Life On The Road / 23 January 2019

Kasey Todd on Drumming Influences, Versatility and What’s in the bag

Start them young, they say. How young? For Kasey Todd, he took the stage at age two, yes two. His father was a member of the 50s and 60s tribute band, The Van-Dells, and his exposure to the world of music right from the start set him on the path to where he is today.

He currently tours the globe with country musician Aaron Goodvin, drumming and serving as the band’s bandleader. Kasey also has producer and arranger credits to his name with other artists in the industry.

And when the band scooped up the Songwriter of the Year at the CCMA (Canadian Country Music Association) Awards it was only a matter of time before they became one of the most talked about new names in the Canadian country music scene.

We caught up with Kasey, an ardent MONO fan, and talked about his childhood drumming, work ethic and take a look inside his FlyBy backpack.

You started performing on stage at the age of two! Do you remember what that performance was and could you tell us more about it?

Oh wow, I know it was with my dad’s band, The Van-Dells, and I think it was in Dayton, OH. I honestly don’t remember much about it, but I do know that from that moment on, I was hooked, and wanted to be onstage ever since.

Who are some of your biggest influences in your drumming?

I’ve had a lot of influences through the years and like many people, that changes with musical phases. I think my overall biggest influence has been Steve Jordan. Once I learned who he was, I went down the rabbit hole.

Growing up, I was on the road with my dad, so all of the drummers that have drummed for The Van-Dells had a big influence on me when I was a kid. Some others would be Ringo, Hal Blaine, Ron Tutt, Al Jackson Jr., The Motown drummers, Roger Hawkins. This list could go on and on!

You’ve been called a “chameleon” in the studio and on stage. What’s a piece of advice you can give budding drummers to achieve that level of versatility and competence?

I’d say to always play to the situation you’re in, and being musically versatile, knowledge-wise, is key to that. I try to consume as much music as I can. Obviously, there are limitations to that. I’m not going to take a gig or session with a metal band, because I know that’s not me. But I approach a 90’s rock gig very differently than a 60’s soul gig, and both are different than an americana or country gig. It really comes down to being aware of your situation, and having a wide range of musical knowledge to pick from.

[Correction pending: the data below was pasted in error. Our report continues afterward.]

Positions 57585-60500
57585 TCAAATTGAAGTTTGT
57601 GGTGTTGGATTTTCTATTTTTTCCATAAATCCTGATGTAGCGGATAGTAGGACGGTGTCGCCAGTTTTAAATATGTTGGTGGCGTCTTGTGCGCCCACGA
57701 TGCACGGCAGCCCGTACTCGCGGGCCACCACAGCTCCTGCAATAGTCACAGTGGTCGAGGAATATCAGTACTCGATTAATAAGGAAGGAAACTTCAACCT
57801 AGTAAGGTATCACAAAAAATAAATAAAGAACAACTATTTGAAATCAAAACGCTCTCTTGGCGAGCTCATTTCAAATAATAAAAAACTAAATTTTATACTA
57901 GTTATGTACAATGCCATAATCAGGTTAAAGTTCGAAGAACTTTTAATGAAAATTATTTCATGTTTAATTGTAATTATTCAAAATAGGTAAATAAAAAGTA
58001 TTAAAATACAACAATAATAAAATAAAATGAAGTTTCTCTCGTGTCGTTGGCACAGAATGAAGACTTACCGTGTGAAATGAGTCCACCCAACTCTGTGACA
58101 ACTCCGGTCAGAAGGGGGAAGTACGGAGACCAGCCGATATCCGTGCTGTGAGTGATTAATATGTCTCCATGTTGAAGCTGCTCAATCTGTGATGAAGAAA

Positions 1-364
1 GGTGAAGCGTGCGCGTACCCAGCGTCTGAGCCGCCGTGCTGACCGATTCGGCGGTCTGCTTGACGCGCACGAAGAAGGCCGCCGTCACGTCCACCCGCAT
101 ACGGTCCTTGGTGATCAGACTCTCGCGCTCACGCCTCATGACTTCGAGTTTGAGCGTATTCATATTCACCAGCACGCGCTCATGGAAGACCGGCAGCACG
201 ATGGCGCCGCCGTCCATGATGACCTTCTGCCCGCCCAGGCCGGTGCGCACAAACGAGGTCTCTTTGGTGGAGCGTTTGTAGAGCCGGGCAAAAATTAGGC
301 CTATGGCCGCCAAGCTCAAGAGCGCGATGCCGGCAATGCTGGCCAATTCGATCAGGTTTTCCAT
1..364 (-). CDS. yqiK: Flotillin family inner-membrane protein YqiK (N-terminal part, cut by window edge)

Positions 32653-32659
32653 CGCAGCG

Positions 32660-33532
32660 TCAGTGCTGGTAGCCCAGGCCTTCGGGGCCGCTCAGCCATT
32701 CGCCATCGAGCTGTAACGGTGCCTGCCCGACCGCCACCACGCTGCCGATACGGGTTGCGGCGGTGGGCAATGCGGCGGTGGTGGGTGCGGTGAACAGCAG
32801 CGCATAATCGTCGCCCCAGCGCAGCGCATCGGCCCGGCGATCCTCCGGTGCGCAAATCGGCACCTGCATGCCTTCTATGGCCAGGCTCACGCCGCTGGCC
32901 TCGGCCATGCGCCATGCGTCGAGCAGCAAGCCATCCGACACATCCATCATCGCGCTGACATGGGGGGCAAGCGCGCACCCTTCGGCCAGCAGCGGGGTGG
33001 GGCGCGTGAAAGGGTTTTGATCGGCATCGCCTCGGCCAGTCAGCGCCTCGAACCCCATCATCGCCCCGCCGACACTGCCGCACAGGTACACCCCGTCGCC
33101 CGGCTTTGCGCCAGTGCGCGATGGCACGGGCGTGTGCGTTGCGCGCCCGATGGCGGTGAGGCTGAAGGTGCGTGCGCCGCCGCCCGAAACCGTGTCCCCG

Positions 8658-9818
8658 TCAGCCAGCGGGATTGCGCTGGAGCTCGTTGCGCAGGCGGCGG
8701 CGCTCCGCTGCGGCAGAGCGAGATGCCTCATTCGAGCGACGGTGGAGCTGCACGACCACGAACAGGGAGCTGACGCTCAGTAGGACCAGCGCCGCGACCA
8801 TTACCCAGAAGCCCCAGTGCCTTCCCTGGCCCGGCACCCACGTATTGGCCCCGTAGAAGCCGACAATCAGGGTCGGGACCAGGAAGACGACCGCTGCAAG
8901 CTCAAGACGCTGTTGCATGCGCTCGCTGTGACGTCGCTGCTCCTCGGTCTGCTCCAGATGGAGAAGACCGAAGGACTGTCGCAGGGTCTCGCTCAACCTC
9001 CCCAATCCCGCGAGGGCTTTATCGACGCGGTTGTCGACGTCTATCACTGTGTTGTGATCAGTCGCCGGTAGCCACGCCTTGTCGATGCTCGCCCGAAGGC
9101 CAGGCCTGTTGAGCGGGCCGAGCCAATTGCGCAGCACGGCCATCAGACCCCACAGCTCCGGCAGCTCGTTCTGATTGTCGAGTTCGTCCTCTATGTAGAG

Has your approach to drumming changed through the years? What are some of your own current drummer goals?

Of course, as musicians, I think we are always growing. For me, if that ever stops, there’s a problem. Over the years, my set ups and technique have changed, both in trying to continue learning and what I’m into at the time.

As for current goals, it’s really just to be the best musician I can be, and play good music with friends.

What do you consider to be the key traits that let you balance your role as a musician and an arranger and bandleader.

I’m a pretty detail-oriented person, so I love digging deep into the music and making it the best it can be. I also try and pick the best players for the different situations I’m in. When I trust the musicians I’m with, it makes my job easier.

You’ve collaborated with a wide range of Nashville and international artists… what is it that you like the most about collaborating?

The best thing is just the variety of styles and music. It keeps everything interesting, and doesn’t let the music get stale.

What were some of the most profound lessons you’ve picked up working with others?

The biggest thing is to keep your ears open and listen, both on and off stage. Also, I lot of people say it, so it may sound cliche, but less is more.

What is it you love about your MONO bags.

The easy answer is everything! I’ve been using MONO bags since 2014. My FlyBy backpack has been on every gig since and has been around the world multiple times. It is the most durable bag I’ve ever had, and all of the pockets have the functionality of musicians in mind. I now have three MONO bags and the quality and style are just far above the competition!

 

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So, what’s next for you?

2019 looks to be a great year. I’ve spent lots of time in my home studio so far, and looking forward to playing on new projects. With Aaron Goodvin we’re coming off of a CCMA win and a new record deal in the states, so we’ll be releasing new music as well as a lot of touring. It also sounds like there will be some European touring and new music with Jace Everett and Dan Cohen.


You can check out Kasey’s MONO FlyBy back here and his Cymbal 22 Case here.


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